Light in the darkness!

Jesus Christ came as ‘the light of the world’ (John 8:12), when the Second Person of the Trinity took on human nature (see The Incarnation: Why did God become Man?). He came to shed the light of God in dark places. The greatest darkness is to live without God; to live as if you are a cosmic accident, just ‘rearranged pond scum’, as one evolutionist put it. Sadly, many are being duped into thinking that way, and we are seeing the horrendous consequences in escalating youth suicide, drug problems, family break-up, violence, etc. How much we need the light of Jesus to shine! God will hold each one of us accountable—all of us deserve His condemnation. But the Bible says that He has provided a way of escape through Jesus Christ for all that turn to God, humbly admitting our need of forgiveness. See Here’s the Good News.

For more information about the above issues, and more, check out the Q&A section, or use the search window to search for articles on subjects of interest.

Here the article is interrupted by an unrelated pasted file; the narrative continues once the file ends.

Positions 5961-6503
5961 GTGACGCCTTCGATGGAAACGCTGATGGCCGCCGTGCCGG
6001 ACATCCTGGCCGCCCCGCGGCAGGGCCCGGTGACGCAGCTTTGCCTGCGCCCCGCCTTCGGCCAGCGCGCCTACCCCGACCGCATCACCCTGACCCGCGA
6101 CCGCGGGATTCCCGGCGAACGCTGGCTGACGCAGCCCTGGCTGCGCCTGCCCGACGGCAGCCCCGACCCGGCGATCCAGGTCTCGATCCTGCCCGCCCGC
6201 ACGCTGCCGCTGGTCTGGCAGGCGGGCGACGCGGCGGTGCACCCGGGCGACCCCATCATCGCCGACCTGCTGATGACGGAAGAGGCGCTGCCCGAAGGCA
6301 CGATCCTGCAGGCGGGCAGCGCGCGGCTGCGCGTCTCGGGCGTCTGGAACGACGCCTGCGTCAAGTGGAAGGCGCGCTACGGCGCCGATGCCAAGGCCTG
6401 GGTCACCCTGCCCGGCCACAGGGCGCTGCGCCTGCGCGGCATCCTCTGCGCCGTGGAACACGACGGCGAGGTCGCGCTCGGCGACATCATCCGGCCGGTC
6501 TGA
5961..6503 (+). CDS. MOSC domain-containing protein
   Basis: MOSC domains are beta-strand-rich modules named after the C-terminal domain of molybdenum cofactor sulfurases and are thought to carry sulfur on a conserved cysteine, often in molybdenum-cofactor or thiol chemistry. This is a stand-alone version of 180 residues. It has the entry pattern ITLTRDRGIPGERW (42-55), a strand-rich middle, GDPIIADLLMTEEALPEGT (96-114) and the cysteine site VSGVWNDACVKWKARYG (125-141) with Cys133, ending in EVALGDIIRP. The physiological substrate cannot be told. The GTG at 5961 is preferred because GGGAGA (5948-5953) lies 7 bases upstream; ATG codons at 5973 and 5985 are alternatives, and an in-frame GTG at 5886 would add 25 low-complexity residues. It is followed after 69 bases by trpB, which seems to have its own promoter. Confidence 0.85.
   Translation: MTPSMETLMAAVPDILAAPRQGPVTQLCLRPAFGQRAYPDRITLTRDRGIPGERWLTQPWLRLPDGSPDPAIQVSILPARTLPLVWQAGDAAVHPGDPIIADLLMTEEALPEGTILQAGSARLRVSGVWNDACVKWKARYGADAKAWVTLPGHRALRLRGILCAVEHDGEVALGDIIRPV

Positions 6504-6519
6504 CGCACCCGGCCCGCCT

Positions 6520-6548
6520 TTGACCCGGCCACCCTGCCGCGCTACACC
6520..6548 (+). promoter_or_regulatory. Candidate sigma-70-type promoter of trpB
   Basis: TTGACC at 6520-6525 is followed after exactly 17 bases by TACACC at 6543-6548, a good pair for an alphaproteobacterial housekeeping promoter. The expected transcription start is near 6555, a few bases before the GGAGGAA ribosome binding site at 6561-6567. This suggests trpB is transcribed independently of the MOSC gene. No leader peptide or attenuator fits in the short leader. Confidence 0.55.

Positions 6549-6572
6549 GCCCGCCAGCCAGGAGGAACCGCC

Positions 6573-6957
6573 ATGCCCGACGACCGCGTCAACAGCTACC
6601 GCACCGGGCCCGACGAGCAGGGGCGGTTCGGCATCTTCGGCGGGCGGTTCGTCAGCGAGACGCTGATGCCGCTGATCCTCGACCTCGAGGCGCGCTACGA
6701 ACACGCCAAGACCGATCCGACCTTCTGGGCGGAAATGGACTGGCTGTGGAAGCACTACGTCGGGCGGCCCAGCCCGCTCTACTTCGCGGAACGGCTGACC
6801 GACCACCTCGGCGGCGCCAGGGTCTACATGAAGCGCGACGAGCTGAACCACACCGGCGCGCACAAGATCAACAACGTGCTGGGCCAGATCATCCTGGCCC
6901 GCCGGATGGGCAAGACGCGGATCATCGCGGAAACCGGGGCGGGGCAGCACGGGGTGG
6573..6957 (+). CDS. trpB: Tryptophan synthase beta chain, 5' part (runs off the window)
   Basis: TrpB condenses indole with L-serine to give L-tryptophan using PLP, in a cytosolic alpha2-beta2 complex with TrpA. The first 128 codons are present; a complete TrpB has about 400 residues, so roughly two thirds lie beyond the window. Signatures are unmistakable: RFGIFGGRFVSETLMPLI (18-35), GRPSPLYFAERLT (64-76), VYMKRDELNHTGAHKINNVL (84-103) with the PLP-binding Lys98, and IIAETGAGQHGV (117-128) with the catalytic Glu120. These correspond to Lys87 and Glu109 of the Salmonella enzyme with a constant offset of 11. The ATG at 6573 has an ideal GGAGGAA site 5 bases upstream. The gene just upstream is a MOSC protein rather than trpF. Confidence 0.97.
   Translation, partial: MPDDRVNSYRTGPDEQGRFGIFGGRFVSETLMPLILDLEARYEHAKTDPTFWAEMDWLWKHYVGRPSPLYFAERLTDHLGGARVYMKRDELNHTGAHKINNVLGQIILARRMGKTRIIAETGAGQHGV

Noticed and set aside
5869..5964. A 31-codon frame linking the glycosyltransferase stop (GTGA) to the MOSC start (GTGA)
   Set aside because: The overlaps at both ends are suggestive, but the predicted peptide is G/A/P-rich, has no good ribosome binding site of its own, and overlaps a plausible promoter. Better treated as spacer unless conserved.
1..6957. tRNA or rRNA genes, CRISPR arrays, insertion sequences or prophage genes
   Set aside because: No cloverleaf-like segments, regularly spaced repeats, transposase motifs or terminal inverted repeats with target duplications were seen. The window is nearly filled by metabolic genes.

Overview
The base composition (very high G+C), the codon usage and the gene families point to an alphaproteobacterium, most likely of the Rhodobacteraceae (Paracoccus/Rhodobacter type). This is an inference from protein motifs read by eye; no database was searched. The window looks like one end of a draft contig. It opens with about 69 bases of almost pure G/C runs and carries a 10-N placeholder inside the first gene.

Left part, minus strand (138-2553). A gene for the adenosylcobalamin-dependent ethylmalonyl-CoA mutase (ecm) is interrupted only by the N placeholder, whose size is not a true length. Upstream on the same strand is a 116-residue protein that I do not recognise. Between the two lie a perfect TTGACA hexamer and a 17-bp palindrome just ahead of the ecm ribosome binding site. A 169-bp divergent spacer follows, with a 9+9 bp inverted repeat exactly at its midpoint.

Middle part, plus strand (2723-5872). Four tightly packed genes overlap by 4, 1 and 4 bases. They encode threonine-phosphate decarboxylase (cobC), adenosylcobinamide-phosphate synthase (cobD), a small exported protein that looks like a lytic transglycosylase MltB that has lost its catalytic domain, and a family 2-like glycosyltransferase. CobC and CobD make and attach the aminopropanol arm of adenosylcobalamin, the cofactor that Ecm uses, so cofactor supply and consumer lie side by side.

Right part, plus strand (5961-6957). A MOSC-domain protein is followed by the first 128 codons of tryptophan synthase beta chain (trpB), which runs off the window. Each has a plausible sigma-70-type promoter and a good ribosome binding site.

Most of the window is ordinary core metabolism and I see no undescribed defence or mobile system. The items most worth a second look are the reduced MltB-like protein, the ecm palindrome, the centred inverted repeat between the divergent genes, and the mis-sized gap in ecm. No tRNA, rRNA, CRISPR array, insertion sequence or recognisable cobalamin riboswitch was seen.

Updated: 20th March 2023

First published: 28 February 2002
Re-featured on homepage: 25 March 2023


  1. Causality: the principle that all effects or events are caused by something preceding it that is sufficient to explain the effect or event. This is a basic principle of rationality. Return to text.
  2. Induction: that conclusions drawn from limited observations are applicable to the universe at large. Return to text.
  3. Lewontin, R., Billions and billions of demons, The New York Review, January 9, 1997, p. 31. Return to text.
  4. Gould, S.J., Natural History 103(2):14, 1994. Return to text.